MARILYN HAGERTY: Christmas cards keep connections across miles
Dear Ron Oltmanns,
The mailboxes around Grand Forks are full of incoming and outgoing Christmas cards. I think those people who declare national days and weeks should name this National Christmas Card Week. Or Holiday Greetings Week. Whatever.
I got your card on my computer. Thank you. I know you have many friends in Grand Forks from the years you taught here and sang in choirs. Now you live in Las Vegas and do some singing around there.
Cards on the computer are nice. The ones I like best come in envelopes with handwritten notes. Or they bring pictures of their family members in 2016. I post those cards on the mirror in the living room and look at them a long time.
Well, maybe through January.
Among the cards that have floated in is one from Sandy Mason. She and Earl moved to Tucson this year. Now outside their windows they see no snow. Instead they look for quail, cardinal and hummingbird families.
Stuart McDonald is retired and living happily in Loveland, Colo. Rick and Geri Ouradnik are still in Billings, Mont.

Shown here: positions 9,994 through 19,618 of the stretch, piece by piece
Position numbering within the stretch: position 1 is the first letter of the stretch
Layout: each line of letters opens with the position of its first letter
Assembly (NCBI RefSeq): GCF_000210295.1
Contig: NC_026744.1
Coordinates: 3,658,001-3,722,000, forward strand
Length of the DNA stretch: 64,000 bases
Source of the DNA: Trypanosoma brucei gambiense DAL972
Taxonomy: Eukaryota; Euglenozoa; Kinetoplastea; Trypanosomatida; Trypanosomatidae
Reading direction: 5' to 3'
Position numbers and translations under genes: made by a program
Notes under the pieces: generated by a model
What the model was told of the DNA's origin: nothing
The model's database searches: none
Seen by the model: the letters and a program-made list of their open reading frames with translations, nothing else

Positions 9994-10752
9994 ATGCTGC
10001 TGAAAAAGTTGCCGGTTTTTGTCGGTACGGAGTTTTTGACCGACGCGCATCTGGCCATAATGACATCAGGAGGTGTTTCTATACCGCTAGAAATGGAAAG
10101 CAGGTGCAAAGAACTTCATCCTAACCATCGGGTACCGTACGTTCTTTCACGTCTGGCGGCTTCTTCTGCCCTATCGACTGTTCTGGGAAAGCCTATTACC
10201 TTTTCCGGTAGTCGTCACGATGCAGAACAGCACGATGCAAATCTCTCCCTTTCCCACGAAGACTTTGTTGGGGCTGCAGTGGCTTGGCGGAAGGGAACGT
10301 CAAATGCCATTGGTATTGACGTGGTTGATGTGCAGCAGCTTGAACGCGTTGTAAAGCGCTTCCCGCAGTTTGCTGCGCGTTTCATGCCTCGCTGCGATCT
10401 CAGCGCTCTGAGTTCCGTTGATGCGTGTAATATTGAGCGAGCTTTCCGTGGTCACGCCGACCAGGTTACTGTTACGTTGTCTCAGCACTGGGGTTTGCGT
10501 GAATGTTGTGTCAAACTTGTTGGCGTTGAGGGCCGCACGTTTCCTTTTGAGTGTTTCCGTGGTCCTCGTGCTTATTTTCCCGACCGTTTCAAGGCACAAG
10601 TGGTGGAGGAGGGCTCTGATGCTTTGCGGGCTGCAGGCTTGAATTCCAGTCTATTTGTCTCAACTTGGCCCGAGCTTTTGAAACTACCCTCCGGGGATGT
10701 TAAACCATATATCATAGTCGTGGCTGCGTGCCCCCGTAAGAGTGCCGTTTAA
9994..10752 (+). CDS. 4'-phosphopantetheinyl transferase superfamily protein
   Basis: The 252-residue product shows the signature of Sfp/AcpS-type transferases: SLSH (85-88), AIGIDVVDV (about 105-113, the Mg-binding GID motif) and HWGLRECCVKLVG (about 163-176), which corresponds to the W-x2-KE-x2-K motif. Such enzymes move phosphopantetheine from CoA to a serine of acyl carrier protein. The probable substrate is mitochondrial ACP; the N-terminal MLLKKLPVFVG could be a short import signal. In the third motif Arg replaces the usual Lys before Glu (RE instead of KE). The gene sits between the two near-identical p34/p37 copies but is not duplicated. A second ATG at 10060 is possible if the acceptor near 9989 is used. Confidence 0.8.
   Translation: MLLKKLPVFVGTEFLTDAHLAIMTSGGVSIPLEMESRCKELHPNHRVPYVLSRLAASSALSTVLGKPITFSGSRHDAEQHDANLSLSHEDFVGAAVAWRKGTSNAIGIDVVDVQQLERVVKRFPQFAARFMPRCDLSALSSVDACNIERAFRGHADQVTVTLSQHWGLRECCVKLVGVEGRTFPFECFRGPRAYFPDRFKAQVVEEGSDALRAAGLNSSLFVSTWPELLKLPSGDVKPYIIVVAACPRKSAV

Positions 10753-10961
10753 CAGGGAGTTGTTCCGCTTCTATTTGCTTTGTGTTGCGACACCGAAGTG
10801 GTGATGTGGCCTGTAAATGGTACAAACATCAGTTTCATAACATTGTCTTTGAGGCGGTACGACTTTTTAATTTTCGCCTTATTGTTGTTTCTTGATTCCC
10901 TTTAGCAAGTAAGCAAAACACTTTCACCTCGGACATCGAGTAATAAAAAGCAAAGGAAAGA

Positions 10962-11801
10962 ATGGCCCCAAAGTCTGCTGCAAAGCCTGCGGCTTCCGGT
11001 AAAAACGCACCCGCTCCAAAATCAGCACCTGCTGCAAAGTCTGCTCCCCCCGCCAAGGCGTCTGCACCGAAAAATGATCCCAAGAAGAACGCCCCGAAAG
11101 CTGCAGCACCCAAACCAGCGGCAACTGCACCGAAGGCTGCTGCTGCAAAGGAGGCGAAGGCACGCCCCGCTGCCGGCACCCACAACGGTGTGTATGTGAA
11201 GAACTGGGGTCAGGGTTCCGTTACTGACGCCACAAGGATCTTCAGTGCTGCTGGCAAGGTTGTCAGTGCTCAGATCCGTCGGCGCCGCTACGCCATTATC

Marilyn and Derek Alexander are waiting for Santa in Winnipeg. And waiting for Boxing Day up there. That’s the day after Christmas!
If there was a prize -- maybe a box of chippers from Widman’s -- it should go to Tom and Jackie Saddler. Their Christmas greeting is the first to arrive each year in my mailbox.
To me, the greeting cards are much of the magic of Christmas. I was reading a story in the Wall Street Journal about the birth of the Christmas card in England in 1843. And the first commercial Christmas cards were printed in Boston in 1875.
As I sit at a table covered with notes, envelopes and stamps I talk to myself, Ron. I tell myself not to despair. Those cards reap returns from people near and far.
This is the time of year when I feel sorry for the letter carriers. I know the cards must be a burden. But they are a blessed burden. Before you know it, they will in January be bringing the bills piling up in December.
Well, life is full of its joys and sorrows, Ron. I am hoping the joys outweigh the sorrows.
Your friend, Marilyn